Last August, my four-year-old found himself crouched low in a tide pool on the coast of Maine, his younger brother beside him, as they plucked shells from the chilly water and gleefully lifted them to show me.
“I found a slipper shell!” squealed my four-year-old.
“And I found a scallop shell!” chorused his brother.
“Can we bring them back and keep them in our treasure pockets?” my older son wanted to know.
As the sun sank low, we returned to our boat, pockets jingling with treasures. We were on a weeklong family vacation, and the boys had been hunting for shells since day one, inspired by a book we’d brought along.
Vacation is a break for all of us. It’s a break from the monotony of the normal work week. It’s a break from laundry and housework and swimming lessons and home. It’s a break from distraction, all in the name of family.
But around here, it isn’t a break from learning. While I’ve never bought into the concept of meticulously planned summer homework and assigned projects, I’ve always made a conscious effort to maximize authentic learning opportunities as they arise.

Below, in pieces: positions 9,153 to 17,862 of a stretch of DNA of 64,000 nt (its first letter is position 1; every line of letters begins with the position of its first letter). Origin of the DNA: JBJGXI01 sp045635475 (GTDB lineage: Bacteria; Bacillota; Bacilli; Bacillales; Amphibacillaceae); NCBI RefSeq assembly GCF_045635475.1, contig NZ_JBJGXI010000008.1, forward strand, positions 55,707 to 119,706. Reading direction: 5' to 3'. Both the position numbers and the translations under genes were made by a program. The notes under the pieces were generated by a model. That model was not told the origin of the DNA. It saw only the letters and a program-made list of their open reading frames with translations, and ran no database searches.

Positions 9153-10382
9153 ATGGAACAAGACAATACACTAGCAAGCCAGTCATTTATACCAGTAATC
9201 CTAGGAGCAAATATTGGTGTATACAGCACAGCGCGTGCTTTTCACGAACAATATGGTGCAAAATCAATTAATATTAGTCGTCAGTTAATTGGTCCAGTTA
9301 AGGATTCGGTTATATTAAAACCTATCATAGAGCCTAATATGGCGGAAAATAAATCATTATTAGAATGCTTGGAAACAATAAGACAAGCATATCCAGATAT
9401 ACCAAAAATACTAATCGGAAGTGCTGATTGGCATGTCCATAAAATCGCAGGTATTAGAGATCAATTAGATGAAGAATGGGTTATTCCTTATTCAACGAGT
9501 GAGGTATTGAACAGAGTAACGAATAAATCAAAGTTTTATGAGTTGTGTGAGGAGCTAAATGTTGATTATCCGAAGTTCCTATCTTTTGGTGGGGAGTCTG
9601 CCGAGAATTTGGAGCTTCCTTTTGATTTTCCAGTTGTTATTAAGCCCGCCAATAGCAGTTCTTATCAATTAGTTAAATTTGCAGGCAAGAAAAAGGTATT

Going to new places and experiencing new things are always great ways to foster a love of learning and to enhance your child’s experience. And you don’t need to do much planning or preparation to take advantage of it.
Here are five easy ways to make sure your family vacation is both educational and fun:
1 | Use paper maps
I was taken aback to learn that my boys thought any printed map was actually a treasure map from the “olden days.”
Paper maps may now seem like a thing of the past with the prevalence of GPS and navigation apps, but you can print paper maps at home or source them from AAA or rest stops along your route. Get kids of all ages involved in planning your route by looking at maps of the area in advance.
For very young children, teach the purpose of a map by pointing out the basic features, like a compass rose, a scale, or the key. Show them how you use the map to help plan your trip, and refer back to it throughout your adventure. Also, point out how different maps have different purposes. Some maps show topography, other maps show charted areas of water depth, and still others show attractions or rest stops.